defendant has misled the petitioner, the petitioner has been prevented from asserting his rights
in some “extraordinary way,” or if the petitioner has timely brought his claims but in the wrong
forum. Jones v. Morton, 195 F.3d 153, 159 (3d Cir. 1999). Petitioner must also demonstrate
that he has “exercised reasonable diligence in investigating and bringing” his claims. Id.
Petitioner has not set forth in his Petition or in his Objections to the Report and
Recommendation any explanation as to how his claims are equitably tolled. He had until July
10, 1996 to file a habeas petition in federal court, which was ninety days after his judgment of
sentence became final when the Pennsylvania Supreme Court denied review of that judgment
on April 11, 1995. Petitioner did not file the present Petition until April 27, 2015, and he has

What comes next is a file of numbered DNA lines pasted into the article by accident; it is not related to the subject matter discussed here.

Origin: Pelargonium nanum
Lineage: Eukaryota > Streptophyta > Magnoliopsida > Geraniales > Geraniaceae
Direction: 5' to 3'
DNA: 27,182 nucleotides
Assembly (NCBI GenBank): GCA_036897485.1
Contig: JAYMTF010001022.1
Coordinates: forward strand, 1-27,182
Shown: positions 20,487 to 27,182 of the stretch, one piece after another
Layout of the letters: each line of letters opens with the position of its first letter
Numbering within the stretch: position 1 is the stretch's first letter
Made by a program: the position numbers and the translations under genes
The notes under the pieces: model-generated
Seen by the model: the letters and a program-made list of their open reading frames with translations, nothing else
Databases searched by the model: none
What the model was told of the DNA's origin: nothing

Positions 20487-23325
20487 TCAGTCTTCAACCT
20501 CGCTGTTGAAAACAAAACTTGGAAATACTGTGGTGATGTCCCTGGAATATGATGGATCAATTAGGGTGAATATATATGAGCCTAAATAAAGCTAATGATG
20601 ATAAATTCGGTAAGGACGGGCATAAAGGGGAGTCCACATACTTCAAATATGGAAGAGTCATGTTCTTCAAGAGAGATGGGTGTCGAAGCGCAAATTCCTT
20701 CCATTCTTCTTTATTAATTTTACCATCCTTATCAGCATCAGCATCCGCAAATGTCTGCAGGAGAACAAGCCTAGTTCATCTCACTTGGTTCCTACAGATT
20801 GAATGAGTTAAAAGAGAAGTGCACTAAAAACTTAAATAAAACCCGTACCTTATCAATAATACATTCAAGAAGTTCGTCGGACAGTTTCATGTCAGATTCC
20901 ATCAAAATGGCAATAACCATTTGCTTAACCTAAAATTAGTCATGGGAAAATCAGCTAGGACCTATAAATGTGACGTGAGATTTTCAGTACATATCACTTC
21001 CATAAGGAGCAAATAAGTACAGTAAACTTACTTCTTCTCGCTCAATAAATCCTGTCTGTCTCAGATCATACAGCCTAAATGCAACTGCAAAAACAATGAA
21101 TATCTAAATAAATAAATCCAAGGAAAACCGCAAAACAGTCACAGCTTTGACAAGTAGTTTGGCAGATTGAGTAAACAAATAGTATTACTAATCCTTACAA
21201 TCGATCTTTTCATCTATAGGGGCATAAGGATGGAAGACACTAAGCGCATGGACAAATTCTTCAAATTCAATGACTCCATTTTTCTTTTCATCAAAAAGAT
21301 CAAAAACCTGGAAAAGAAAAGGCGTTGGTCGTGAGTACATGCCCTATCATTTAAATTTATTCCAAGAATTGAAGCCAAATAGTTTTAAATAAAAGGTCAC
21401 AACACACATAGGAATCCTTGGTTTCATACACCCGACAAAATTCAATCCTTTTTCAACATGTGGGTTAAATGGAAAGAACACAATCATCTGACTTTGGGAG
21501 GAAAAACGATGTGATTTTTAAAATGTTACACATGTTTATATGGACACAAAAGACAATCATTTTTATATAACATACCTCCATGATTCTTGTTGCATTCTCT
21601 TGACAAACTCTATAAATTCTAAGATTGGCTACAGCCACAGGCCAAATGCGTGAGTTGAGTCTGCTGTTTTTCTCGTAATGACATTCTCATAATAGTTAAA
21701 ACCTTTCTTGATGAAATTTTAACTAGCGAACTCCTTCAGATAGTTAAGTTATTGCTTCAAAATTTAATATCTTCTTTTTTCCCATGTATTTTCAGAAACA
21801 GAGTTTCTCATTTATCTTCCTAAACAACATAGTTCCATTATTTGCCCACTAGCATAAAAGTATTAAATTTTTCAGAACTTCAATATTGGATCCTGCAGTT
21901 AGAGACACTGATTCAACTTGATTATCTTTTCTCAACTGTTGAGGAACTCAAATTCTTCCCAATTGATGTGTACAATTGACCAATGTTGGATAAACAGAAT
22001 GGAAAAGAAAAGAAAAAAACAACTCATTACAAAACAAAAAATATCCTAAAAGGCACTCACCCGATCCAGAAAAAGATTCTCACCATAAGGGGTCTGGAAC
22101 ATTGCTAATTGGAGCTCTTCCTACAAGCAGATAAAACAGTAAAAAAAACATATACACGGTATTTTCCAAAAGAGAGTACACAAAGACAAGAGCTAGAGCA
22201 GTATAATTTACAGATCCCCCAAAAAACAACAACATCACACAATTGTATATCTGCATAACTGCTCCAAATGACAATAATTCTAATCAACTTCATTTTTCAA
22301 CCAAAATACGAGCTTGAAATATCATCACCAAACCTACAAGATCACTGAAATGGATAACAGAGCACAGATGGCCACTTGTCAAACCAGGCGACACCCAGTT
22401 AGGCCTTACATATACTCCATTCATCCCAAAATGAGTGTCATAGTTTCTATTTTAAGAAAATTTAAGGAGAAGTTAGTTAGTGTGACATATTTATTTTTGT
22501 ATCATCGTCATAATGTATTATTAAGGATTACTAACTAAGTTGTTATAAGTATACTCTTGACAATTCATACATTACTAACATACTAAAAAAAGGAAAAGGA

not given any valid explanation for the 20-year delay. Therefore, the Petition may not be
2. The Petition for Writ of Habeas Corpus (Doc. No. 1) is DENIED WITH
3. Petitioner has failed to make a substantial showing of a denial of a constitutional right
and, accordingly, a certificate of appealability SHALL NOT issue.
4. This case is CLOSED for statistical purposes.
BY THE COURT:
/ s/ J oel H. S l om sk y
JOEL H. SLOMSKY, J.
Petitioner’s only viable objection to the Report and Recommendation is that it does not
properly consider Petitioner’s claim that the government presented fraudulent evidence at trial
and therefore Petitioner is actually innocent and has been the subject of a miscarriage of